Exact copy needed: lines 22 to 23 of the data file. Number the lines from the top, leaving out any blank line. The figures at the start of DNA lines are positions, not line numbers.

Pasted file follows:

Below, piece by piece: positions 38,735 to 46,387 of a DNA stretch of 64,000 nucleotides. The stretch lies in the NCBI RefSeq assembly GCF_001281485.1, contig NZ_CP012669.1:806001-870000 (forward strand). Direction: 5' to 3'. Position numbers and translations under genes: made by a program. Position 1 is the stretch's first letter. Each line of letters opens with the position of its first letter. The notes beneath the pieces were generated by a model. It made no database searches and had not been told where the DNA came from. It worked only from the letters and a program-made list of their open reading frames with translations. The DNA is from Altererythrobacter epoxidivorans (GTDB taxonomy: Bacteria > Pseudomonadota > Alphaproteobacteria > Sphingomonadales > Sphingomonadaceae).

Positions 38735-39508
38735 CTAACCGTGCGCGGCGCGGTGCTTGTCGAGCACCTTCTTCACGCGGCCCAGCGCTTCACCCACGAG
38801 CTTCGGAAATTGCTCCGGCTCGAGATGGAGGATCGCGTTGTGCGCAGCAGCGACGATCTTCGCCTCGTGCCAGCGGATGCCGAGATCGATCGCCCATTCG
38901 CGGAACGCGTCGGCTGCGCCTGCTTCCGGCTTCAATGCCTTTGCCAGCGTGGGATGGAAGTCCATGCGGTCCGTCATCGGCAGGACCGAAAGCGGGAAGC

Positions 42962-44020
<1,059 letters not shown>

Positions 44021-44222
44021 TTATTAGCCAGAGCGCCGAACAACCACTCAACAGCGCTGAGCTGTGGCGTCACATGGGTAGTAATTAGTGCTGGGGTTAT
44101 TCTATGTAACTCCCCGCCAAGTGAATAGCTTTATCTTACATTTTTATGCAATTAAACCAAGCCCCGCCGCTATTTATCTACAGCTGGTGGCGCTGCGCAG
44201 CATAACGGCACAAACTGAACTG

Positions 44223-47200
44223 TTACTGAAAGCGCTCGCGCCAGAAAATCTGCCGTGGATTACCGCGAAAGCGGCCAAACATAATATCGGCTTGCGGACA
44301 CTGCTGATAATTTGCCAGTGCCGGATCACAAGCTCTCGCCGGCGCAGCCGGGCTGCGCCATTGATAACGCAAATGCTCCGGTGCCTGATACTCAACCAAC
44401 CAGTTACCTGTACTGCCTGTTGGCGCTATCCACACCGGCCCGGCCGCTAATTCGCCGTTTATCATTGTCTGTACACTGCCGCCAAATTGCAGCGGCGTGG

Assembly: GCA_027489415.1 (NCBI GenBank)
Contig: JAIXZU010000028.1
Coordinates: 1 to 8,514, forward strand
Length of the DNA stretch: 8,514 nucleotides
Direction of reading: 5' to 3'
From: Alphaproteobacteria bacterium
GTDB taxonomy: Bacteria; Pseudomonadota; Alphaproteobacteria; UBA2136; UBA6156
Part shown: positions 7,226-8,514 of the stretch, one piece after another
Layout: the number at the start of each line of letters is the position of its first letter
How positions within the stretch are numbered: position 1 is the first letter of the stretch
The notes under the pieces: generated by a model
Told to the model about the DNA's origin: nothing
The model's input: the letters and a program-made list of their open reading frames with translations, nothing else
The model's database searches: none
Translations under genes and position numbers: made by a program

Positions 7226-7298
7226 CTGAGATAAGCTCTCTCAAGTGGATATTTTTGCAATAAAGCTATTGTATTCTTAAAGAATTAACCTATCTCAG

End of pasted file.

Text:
GTDB taxonomy: Bacteria; Pseudomonadota; Alphaproteobacteria; UBA2136; UBA6156
Part shown: positions 7,226-8,514 of the stretch, one piece after another